I had a long, lovely review written for this one, but the computer stopped computing. Bah.
Anyway, this book could not be more relevant to my interests, speaking as somebody who's at the extreme end of the "I" scale. I'd been enjoying Cain's blog posts over at Psychology Today, and I was excited to hear she'd written a book.
There's so much to love here: the engaging writing, the solid research reporting, the illustrative examples, the listings of references works and additional readings. But what really earns the fifth star for me is the fact that she doesn't frame introversion as a defect, a problem, an abnormality to overcome. We simply have a different way of being, despite the best efforts of misguided people to paint us as antisocial, arrogant, shy, dull, and any number of other projected negative characteristics.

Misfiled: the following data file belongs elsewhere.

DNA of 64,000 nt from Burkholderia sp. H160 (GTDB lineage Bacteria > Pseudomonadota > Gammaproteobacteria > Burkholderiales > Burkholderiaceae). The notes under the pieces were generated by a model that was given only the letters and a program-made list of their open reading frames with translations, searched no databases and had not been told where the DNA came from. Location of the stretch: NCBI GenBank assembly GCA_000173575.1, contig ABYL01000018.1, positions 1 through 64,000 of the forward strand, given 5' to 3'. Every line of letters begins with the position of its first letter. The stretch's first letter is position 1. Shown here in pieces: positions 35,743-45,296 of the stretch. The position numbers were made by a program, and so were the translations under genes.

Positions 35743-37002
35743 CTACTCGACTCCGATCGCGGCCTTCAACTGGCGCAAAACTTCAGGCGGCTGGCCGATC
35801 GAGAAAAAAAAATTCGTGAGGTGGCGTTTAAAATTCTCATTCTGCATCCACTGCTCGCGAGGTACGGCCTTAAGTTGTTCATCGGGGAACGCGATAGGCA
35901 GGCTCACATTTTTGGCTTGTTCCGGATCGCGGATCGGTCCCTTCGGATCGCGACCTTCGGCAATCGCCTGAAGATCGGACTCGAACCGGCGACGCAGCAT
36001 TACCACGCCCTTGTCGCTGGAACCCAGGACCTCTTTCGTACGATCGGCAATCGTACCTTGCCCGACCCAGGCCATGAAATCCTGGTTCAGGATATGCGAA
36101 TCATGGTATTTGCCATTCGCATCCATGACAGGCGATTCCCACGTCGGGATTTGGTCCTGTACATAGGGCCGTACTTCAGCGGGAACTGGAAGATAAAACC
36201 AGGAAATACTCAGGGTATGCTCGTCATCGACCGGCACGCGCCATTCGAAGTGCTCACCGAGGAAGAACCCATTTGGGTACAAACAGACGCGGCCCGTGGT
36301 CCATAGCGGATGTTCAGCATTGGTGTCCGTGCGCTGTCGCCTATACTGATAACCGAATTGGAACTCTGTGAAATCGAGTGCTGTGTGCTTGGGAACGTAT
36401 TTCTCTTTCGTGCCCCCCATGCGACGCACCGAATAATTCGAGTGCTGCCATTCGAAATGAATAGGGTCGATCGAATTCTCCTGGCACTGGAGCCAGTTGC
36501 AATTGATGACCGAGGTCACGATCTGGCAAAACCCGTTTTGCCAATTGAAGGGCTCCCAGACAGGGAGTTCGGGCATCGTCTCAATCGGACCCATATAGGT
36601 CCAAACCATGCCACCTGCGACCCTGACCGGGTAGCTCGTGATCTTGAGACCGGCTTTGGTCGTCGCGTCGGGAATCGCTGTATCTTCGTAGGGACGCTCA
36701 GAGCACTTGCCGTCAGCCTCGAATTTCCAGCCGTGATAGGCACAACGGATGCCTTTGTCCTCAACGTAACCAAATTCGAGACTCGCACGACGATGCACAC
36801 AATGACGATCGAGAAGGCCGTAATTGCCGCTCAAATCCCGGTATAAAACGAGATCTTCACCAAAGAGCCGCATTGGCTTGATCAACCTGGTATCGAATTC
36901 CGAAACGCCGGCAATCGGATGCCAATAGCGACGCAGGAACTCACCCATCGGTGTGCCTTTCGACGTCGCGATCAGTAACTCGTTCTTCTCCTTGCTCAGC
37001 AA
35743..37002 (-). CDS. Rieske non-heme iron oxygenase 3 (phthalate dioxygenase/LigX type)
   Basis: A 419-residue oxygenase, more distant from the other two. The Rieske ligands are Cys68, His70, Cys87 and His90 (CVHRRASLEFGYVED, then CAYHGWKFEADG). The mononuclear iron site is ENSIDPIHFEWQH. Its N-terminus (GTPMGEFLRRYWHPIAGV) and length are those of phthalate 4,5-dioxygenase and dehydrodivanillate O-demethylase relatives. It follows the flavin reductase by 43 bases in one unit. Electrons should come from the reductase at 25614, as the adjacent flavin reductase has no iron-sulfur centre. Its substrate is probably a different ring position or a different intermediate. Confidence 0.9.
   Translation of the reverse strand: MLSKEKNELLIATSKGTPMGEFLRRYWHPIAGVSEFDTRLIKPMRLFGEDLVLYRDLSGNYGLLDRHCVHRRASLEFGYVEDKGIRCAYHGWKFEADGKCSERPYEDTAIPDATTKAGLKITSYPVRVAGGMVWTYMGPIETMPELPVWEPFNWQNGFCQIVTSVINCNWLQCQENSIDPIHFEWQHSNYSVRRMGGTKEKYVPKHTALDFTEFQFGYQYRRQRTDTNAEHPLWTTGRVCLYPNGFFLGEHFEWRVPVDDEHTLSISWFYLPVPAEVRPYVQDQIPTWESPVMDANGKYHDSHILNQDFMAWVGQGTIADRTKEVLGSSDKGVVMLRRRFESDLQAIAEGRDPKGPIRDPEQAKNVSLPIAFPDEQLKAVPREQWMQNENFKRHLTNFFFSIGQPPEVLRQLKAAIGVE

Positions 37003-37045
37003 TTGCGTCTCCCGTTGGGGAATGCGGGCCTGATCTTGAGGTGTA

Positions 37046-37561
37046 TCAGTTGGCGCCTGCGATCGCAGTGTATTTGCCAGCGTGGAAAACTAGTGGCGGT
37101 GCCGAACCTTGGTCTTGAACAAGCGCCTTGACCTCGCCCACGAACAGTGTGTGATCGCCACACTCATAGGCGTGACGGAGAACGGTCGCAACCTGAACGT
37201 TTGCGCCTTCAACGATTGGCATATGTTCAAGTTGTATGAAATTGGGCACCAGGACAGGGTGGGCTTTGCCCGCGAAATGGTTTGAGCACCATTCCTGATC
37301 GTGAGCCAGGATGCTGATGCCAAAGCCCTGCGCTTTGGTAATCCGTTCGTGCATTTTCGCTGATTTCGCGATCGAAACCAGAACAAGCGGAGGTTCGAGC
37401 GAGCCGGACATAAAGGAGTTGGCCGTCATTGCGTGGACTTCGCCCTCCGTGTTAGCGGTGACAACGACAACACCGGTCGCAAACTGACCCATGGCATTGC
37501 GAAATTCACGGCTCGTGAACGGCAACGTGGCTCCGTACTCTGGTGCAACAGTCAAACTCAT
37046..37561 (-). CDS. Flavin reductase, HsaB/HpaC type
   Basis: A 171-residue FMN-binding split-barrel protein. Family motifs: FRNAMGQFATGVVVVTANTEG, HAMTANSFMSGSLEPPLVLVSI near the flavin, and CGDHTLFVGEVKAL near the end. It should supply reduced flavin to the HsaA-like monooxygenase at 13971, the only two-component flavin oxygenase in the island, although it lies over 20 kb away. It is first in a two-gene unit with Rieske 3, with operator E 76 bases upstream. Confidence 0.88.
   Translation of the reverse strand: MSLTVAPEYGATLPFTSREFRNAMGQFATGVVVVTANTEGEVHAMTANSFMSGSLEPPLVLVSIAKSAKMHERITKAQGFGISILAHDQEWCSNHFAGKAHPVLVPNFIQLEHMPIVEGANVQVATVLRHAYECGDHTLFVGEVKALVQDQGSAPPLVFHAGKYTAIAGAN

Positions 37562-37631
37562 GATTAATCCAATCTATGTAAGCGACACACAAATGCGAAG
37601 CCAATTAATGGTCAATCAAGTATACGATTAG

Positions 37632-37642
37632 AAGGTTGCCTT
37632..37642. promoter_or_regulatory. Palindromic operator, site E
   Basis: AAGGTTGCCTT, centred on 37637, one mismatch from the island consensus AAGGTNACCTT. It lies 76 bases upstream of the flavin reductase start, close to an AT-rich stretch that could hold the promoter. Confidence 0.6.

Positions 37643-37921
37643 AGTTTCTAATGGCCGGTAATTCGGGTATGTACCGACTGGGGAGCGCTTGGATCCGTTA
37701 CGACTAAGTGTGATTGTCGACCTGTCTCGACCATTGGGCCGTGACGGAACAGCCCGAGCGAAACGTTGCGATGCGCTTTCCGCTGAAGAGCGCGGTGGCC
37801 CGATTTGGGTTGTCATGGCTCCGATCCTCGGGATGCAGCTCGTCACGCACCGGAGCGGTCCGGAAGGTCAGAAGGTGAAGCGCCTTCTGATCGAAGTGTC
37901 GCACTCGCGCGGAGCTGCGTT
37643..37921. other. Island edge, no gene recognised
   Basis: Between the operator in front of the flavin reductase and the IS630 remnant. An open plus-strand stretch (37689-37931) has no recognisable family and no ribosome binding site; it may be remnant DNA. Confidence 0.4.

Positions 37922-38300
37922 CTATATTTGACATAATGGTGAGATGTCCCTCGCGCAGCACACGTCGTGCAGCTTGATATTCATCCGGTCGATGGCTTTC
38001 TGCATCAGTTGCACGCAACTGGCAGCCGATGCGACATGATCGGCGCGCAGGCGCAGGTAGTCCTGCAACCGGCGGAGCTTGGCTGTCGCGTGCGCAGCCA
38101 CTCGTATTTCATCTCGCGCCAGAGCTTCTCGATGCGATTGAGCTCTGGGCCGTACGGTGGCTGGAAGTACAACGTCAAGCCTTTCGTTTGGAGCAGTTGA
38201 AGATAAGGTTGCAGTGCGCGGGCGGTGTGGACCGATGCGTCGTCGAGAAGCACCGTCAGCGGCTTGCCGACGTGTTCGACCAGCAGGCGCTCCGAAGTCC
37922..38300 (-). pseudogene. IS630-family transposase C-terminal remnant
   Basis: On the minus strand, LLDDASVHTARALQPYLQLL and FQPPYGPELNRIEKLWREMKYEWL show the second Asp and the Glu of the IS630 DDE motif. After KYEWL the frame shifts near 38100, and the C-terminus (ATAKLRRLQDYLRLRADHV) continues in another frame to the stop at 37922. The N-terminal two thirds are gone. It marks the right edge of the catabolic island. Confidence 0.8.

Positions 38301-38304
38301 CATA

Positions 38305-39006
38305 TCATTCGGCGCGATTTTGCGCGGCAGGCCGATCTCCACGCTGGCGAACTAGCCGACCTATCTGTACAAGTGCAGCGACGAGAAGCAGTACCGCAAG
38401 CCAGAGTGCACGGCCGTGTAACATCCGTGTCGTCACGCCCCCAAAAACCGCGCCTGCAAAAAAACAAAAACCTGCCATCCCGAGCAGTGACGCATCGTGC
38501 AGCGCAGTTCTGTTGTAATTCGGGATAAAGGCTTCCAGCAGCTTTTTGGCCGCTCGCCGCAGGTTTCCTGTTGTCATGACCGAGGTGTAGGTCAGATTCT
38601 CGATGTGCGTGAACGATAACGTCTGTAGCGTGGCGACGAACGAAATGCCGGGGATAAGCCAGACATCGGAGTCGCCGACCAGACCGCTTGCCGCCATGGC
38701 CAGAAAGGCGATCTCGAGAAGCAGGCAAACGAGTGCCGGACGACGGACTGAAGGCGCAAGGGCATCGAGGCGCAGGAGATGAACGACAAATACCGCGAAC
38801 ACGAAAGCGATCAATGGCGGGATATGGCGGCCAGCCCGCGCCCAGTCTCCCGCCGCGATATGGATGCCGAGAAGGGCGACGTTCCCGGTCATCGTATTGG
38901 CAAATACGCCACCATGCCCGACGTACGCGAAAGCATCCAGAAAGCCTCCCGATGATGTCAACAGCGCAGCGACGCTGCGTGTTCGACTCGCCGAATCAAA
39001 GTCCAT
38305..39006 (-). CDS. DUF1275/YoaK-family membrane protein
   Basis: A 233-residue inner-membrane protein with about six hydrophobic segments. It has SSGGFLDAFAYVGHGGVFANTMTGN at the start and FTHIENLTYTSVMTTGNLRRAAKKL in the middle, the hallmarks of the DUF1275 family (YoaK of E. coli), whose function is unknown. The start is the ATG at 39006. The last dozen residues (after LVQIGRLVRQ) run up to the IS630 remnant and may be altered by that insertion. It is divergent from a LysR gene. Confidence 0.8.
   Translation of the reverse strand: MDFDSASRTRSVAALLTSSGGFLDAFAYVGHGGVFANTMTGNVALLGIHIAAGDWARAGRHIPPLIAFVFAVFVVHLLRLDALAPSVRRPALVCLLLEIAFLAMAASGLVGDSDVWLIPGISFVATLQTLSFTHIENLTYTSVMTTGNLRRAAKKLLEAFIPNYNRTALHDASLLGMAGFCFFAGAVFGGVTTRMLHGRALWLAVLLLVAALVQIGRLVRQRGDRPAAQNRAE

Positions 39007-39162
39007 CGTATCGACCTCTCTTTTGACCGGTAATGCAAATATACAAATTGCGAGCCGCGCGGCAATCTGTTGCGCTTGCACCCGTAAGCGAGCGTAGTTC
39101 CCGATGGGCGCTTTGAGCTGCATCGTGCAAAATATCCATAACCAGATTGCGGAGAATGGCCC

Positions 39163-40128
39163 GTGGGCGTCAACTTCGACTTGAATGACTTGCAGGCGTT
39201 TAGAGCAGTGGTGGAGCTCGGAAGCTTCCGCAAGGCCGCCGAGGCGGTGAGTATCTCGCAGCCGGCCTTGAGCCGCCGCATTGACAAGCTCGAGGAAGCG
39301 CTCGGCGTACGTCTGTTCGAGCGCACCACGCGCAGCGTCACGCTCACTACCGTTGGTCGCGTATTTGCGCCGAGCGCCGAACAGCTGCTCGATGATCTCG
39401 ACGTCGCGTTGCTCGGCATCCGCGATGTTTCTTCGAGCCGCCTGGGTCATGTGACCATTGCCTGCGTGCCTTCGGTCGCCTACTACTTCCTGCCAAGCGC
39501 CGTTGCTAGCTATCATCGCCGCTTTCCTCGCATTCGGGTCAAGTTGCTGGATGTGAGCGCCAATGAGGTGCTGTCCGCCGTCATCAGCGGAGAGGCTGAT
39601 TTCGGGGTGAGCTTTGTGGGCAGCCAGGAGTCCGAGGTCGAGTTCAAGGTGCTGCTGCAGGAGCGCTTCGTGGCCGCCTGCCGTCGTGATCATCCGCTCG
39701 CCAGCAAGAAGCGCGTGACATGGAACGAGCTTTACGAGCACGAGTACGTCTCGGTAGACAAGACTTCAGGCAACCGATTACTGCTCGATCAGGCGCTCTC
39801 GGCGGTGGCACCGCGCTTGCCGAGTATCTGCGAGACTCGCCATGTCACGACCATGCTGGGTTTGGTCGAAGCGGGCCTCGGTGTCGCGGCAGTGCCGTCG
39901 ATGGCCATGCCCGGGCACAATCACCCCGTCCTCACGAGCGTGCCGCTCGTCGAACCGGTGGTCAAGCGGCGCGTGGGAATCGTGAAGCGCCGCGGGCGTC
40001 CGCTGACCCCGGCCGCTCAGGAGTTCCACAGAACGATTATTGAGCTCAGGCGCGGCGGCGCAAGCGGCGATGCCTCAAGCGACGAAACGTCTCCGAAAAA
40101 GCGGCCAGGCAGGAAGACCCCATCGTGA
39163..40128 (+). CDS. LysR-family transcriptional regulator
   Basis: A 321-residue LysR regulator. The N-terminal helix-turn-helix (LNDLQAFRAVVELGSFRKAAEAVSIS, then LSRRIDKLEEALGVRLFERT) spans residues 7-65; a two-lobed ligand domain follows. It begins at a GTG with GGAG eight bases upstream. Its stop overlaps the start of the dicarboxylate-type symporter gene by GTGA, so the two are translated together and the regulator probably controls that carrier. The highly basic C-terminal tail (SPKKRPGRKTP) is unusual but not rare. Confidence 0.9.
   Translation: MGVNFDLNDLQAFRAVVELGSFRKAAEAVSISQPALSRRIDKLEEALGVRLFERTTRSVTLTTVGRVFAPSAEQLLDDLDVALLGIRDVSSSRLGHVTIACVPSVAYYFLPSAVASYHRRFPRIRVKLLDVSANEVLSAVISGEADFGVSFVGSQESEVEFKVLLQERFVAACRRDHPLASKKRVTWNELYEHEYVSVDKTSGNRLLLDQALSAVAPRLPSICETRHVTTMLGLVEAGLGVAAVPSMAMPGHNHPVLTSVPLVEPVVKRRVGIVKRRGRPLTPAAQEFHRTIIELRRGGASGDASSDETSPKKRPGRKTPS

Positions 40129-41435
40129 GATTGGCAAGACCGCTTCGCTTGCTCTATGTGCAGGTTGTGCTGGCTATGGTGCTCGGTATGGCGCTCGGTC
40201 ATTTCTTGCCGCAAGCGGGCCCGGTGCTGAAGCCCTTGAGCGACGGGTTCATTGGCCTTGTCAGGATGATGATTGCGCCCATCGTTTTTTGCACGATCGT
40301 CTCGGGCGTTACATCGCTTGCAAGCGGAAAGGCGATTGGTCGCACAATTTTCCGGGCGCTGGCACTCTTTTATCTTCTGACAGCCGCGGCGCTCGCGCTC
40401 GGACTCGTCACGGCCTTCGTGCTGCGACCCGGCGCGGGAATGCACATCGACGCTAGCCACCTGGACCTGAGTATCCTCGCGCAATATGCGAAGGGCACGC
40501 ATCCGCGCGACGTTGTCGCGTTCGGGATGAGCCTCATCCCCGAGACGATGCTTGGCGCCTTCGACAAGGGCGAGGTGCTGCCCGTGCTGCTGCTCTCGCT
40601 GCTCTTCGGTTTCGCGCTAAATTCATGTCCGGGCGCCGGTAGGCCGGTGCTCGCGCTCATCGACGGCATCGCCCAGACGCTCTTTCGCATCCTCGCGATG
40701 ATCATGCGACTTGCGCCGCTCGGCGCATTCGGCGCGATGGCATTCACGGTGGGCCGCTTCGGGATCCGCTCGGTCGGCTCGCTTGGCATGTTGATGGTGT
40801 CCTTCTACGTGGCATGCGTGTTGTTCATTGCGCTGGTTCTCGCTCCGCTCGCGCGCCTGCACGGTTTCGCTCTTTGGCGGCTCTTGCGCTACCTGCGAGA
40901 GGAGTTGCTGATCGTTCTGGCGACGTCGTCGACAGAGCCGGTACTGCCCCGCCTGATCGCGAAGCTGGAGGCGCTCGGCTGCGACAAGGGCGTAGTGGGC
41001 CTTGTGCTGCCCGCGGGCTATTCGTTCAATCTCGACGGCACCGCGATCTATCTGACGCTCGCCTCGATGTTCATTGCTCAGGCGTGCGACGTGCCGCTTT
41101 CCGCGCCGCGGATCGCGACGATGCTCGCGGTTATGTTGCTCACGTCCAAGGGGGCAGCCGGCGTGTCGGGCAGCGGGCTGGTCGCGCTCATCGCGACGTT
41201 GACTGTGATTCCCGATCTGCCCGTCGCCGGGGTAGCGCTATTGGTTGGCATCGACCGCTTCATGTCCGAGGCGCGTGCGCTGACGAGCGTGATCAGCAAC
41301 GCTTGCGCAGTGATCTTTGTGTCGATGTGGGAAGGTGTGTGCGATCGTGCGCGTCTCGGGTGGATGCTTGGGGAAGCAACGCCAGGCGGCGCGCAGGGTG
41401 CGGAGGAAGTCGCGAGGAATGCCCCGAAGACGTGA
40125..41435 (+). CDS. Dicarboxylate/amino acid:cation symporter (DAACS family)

In fact, I'm wondering whether this might be a bit of a "preaching to the choir" situation--we introverts already know the value of solitude, reflection, focusing alone on a problem, and letting each person talk. The trick is getting it across to the societal infrastructure at large: schools (group work), companies (team projects; cube farms; open bullpens), and even home designers (open floor plans). As another GR reviewer said, "Introverts living in the Extrovert Ideal are like women living in a man's world." It's ill-fitting at best and downright hostile in some cases.
I recommend this book to introverts everywhere, people who think they might be introverts, and sympathetic/curious extroverts.